IDEAS home Printed from
   My bibliography  Save this article

The Failure of the EU in the Global “Lisbon Process”: A Cross-national, Quantitative Tribute to the Relevance of the Economic Theories of Professor Panayotopoulos


  • Arno Tausch


In this paper we analyze the Lisbon performance of the countries of the European Union from a long-term, structural perspective. It again turns out that first of all things get worse, before they get better – the old wisdom of classical development economics (Kuznets) and political science modernization theory of the postwar period. In addition, it emerges that foreign savings, “economic freedom”, low comparative international price levels, and World Bank type pension reforms are not compatible with a solid and longrun development path, based on our knowledge of 17 component variables, integrating the dimensions growth, environment, human rights, basic human needs satisfaction, and gender equality. In addition, European Union membership (EU-15, “old Europe”) has the numerically highest negative effect on the global Lisbon process; while Muslim population shares in no way bloc the development process, on the contrary. Neo-liberal globalization strategies are condemned to failure; while European decision makers in particular would be strongly advised to re-think their Lisbon strategy, which pushes countries towards accepting strategies, which, inter alia, lower instead of increase the comparative international price level. Is a price level of say, the Congo’s dimension, really the aim of the Lisbon process? Balassa and Samuelson assumed that rising international price levels for the periphery country are a precondition of positive development. Falling relative price levels would suggest in the neo-classical argument that the price of the nontradables in the European economy decreased dramatically over time. Structuralist economists, like Stanford Professor emeritus Pan Yotopoulos, usually warn the weaker countries of the periphery that:“Currency substitution represents an asymmetric demand from Mexicans to hold dollars as a store of value, a demand that is not reciprocated by Americans holding pesos as a hedge against the devaluation of the dollar!” (Yotopoulos and Sawada, 2005). In addition to the above specified dependency theory and world systems theory arguments, urbanization positively affects Lisbon Process Index Indicator. Ceteris paribus, World Bank pension reforms will be negatively related to the process: Pushing Europe downwards the path of falling comparative prices will only increase the growth impediments of the growingly multicultural Europe.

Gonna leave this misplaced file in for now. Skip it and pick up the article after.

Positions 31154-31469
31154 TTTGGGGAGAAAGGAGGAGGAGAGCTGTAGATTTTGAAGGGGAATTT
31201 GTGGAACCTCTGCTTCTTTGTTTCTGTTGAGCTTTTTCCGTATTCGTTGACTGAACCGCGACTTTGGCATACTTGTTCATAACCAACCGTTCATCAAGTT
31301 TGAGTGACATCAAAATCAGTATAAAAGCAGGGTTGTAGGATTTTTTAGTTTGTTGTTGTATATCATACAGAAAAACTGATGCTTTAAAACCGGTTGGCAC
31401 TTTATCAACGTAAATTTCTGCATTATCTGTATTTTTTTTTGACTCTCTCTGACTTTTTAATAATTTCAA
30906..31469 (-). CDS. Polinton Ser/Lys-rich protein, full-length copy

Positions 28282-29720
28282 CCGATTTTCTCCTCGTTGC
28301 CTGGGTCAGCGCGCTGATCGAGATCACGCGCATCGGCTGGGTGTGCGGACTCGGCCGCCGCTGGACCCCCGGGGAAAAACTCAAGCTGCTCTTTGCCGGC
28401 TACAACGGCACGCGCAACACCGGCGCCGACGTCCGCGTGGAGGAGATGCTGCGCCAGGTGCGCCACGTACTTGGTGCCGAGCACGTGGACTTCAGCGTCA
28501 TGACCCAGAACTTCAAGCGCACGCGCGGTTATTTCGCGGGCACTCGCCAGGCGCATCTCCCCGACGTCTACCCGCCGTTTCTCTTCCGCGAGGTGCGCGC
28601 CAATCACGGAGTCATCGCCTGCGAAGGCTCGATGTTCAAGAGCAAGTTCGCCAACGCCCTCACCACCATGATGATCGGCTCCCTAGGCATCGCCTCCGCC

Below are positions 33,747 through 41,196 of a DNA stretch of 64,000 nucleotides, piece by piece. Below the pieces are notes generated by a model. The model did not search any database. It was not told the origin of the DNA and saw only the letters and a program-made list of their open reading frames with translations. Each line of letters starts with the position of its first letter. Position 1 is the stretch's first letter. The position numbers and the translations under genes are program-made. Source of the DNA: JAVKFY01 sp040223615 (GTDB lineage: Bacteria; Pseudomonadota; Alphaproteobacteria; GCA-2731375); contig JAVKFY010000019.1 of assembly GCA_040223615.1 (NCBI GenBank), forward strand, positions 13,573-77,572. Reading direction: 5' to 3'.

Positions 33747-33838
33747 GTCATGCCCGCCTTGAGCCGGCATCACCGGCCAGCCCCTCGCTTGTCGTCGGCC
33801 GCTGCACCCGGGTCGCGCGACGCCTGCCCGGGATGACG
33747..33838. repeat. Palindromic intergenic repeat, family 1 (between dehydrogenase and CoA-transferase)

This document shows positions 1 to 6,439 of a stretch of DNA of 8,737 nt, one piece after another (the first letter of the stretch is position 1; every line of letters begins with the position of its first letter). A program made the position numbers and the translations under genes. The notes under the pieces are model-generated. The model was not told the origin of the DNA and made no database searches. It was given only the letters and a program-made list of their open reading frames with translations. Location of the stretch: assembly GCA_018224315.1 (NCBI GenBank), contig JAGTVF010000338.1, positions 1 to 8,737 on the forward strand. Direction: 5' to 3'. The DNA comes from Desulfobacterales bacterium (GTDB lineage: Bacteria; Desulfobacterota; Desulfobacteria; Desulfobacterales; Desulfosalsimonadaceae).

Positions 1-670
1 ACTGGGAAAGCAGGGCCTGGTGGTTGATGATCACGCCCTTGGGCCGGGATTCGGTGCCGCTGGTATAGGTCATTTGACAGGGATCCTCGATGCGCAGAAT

Suggested Citation

  • Arno Tausch, 2008. "The Failure of the EU in the Global “Lisbon Process”: A Cross-national, Quantitative Tribute to the Relevance of the Economic Theories of Professor Panayotopoulos," European Research Studies Journal, European Research Studies Journal, vol. 0(3), pages 3-24.
  • Handle: RePEc:ers:journl:v:xi:y:2008:i:3:p:3-24

    Download full text from publisher

    File URL:
    Download Restriction: no

    More about this item


    Index Numbers and Aggregation; Cross-Sectional Models; Spatial Models; Economic Integration; Regional Economic Activity; Growth; Development; and Changes; International Factor Movements and International Business; International Relations and International Political Economy;

    JEL classification:

    • C43 - Mathematical and Quantitative Methods - - Econometric and Statistical Methods: Special Topics - - - Index Numbers and Aggregation
    • C21 - Mathematical and Quantitative Methods - - Single Equation Models; Single Variables - - - Cross-Sectional Models; Spatial Models; Treatment Effect Models
    • F15 - International Economics - - Trade - - - Economic Integration
    • R11 - Urban, Rural, Regional, Real Estate, and Transportation Economics - - General Regional Economics - - - Regional Economic Activity: Growth, Development, Environmental Issues, and Changes
    • F2 - International Economics - - International Factor Movements and International Business
    • F5 - International Economics - - International Relations, National Security, and International Political Economy


    Access and download statistics


    All material on this site has been provided by the respective publishers and authors. You can help correct errors and omissions. When requesting a correction, please mention this item's handle: RePEc:ers:journl:v:xi:y:2008:i:3:p:3-24. See general information about how to correct material in RePEc.

    For technical questions regarding this item, or to correct its authors, title, abstract, bibliographic or download information, contact: (Marios Agiomavritis). General contact details of provider: .

    If you have authored this item and are not yet registered with RePEc, we encourage you to do it here. This allows to link your profile to this item. It also allows you to accept potential citations to this item that we are uncertain about.

    We have no references for this item. You can help adding them by using this form .

    If you know of missing items citing this one, you can help us creating those links by adding the relevant references in the same way as above, for each refering item. If you are a registered author of this item, you may also want to check the "citations" tab in your RePEc Author Service profile, as there may be some citations waiting for confirmation.

    Please note that corrections may take a couple of weeks to filter through the various RePEc services.

    IDEAS is a RePEc service hosted by the Research Division of the Federal Reserve Bank of St. Louis . RePEc uses bibliographic data supplied by the respective publishers.